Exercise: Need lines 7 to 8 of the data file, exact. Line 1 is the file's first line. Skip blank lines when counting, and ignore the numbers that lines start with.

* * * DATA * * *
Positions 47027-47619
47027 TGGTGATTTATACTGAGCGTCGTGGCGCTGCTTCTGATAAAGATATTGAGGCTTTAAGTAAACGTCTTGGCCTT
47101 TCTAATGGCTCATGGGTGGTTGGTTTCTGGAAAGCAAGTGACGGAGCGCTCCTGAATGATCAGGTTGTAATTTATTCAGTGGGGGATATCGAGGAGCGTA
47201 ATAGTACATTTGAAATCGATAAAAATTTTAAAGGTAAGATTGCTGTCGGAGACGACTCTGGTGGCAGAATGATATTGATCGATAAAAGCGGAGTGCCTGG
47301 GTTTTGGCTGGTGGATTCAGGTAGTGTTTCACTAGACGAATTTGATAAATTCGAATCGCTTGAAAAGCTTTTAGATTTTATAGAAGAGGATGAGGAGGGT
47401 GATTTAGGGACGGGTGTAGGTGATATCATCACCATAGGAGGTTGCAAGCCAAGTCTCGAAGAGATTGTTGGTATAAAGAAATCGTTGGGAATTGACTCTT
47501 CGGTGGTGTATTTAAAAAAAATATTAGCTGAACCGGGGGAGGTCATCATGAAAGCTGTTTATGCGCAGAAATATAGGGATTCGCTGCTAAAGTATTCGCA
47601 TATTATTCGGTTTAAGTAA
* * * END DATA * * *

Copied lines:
47501 CGGTGGTGTATTTAAAAAAAATATTAGCTGAACCGGGGGAGGTCATCATGAAAGCTGTTTATGCGCAGAAATATAGGGATTCGCTGCTAAAGTATTCGCA
47601 TATTATTCGGTTTAAGTAA